The Board of Regents legally defines deaccession as “removing an object from an institution’s collection, or the act of recording/processing a removal from an institution’s collection.”

In 2011, the Board of Regents updated its rules regarding deaccession. The New York Codes, Rules and Regulations (NYCRR) state a museum deaccession may occur only:

…in a manner consistent with its mission statement and collections management policy and where one or more of the following criteria have been met:
(i) the item is inconsistent with the mission of the institution as set forth in its mission statement;
(ii) the item has failed to retain its identity;
(iii) the item is redundant;
(iv) the item’s preservation and conservation needs are beyond the capacity of the institution to provide;
(v) the item is deaccessioned to accomplish refinement of collections;
(vi) it has been established that the item is inauthentic;
(vii) the institution is repatriating the item or returning the item to its rightful owner;
(viii) the institution is returning the item to the donor, or the donor’s heirs or assigns, to fulfill donor restrictions relating to the item which the institution is no longer able to meet;
(ix) the item presents a hazard to people or collection items; and/or
(x) the item has been lost or stolen and has not been recovered.

The funds raised from these transactions are to be restricted in a separate fund and to be used only for the acquisition of collections, or the preservation, conservation, or direct care of collections. In no event shall proceeds derived from the deaccessioning of any property from the collection be used for operating expenses or for any purposes other than the acquisition, preservation, conservation, or direct care of collections.

The Board of Regents rules make clear that proceeds from deaccession may not be used to pay operating expenses. Unlike AAMD’s and AAM’s guidelines and standards, these rules have the force of law. If a museum violates these rules, they risk losing their charter.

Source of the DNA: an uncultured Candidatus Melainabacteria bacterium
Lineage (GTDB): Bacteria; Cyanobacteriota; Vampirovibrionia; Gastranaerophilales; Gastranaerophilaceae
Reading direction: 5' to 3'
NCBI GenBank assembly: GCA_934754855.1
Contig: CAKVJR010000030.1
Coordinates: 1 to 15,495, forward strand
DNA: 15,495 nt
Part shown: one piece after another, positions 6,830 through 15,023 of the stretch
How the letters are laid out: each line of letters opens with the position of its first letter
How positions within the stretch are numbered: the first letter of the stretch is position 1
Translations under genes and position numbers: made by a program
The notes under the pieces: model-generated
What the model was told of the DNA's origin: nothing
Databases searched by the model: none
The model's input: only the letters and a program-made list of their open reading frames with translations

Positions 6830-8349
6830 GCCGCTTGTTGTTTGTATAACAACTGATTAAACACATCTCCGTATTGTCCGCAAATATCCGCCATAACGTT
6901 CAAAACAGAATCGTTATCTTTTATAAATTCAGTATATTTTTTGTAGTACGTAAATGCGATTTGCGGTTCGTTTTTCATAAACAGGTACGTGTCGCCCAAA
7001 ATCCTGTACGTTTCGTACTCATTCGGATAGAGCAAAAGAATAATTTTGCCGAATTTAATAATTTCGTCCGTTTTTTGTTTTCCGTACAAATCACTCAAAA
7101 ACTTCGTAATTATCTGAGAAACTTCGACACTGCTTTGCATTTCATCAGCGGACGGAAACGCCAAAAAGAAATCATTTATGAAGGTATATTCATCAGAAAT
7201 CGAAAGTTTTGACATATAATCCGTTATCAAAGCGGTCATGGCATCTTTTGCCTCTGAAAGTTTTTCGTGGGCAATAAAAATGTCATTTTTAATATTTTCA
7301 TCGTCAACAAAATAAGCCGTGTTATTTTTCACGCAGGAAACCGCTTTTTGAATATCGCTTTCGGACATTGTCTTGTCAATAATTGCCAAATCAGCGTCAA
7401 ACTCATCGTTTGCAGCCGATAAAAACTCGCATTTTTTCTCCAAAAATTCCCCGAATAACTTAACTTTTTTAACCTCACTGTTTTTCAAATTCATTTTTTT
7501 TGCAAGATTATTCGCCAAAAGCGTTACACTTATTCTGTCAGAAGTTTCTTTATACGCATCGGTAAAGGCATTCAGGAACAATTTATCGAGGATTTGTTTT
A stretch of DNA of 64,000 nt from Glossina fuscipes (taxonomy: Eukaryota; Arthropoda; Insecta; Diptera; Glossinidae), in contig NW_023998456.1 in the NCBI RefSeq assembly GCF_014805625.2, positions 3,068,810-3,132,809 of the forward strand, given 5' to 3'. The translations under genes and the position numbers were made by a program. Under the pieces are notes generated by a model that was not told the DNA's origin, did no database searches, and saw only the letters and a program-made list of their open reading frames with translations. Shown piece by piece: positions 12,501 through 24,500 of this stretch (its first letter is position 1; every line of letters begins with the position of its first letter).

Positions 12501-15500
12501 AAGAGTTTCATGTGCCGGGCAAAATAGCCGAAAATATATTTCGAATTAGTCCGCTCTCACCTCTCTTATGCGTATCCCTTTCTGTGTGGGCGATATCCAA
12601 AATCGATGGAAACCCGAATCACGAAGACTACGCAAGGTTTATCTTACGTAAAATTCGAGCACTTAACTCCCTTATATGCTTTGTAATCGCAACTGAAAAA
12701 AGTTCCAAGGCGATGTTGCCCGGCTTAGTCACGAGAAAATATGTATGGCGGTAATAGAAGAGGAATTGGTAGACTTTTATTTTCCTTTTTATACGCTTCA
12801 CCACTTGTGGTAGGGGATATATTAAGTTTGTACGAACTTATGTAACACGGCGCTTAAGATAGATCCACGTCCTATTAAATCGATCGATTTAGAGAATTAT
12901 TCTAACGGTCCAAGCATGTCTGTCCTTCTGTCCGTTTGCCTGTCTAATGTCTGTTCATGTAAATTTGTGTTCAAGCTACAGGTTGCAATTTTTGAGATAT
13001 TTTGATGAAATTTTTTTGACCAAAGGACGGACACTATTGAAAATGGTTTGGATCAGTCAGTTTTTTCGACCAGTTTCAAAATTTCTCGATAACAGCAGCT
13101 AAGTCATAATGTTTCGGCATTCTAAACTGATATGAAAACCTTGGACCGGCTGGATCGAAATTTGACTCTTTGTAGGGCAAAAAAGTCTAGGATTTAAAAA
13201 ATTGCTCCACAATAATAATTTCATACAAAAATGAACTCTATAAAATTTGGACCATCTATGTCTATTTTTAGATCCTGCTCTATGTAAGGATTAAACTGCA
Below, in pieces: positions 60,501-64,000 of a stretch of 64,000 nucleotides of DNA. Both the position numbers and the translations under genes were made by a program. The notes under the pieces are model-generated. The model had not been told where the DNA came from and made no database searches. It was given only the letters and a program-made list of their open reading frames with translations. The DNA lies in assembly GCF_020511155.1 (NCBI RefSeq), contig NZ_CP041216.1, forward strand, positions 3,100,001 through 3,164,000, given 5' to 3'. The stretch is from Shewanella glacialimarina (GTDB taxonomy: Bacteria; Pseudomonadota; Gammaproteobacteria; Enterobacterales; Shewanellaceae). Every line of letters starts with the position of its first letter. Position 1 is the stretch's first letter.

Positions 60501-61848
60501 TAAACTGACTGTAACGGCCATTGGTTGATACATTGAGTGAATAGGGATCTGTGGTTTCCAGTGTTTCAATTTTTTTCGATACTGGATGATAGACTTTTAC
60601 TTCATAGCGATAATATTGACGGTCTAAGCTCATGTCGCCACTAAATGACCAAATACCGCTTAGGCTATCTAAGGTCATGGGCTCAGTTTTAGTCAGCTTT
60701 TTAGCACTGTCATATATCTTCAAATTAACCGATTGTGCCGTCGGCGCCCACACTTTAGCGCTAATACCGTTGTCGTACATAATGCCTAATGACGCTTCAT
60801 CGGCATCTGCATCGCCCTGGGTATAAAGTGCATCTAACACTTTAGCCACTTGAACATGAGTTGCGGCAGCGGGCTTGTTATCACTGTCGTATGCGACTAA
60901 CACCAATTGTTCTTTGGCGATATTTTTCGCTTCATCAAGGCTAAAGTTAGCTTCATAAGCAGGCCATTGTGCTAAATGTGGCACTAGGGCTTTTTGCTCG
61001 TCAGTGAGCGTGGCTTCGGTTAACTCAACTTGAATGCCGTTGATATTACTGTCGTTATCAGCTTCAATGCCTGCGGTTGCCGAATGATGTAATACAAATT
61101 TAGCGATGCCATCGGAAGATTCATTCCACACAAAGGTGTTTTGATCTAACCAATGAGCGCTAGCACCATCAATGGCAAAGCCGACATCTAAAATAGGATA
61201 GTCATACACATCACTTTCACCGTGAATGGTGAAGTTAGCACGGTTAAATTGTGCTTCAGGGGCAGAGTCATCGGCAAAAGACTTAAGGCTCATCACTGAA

Second Stop for Deaccession in New York: The New York State Attorney General

Besides the risk of the New York Board of Regents revoking their charter, the New York State Attorney General has the duty of overseeing not-for-profit organizations as part of their parens patriae authority.

First, New York’s Not-For-Profit Corporation Laws (N-PCL) require not-for-profit corporations that want to sell, exchange, or otherwise dispose of all or substantially all of their assets to submit a verified petition for approval of such transaction either to the New York State Attorney General or to the court on notice to the New York State Attorney General. There is no fixed measure in New York law that defines “substantially all.” The New York State Attorney General approval is required when the transaction involves a large portion of the total assets or when it may affect the ability of the entity to carry out its purposes, regardless of the percentage of the entity’s total assets that are the subject of the transaction. If a museum plans on deaccessioning all or substantially all of their artwork, they will be required to seek approval from the New York State Attorney General.

Second, the New York State Attorney General also has broad authority to oversee the administration of charitable assets under a number of statutory provisions, including the conveyance, assignment, or transfer of the museum’s assets.

Therefore, during these challenging times, museums should be aware of and comply with their state law obligations, and not just rely on guidelines from professional organizations.

By: Mackenzie E. Roach, Esq.
Of Counsel, the Ciric Law Firm, PLLC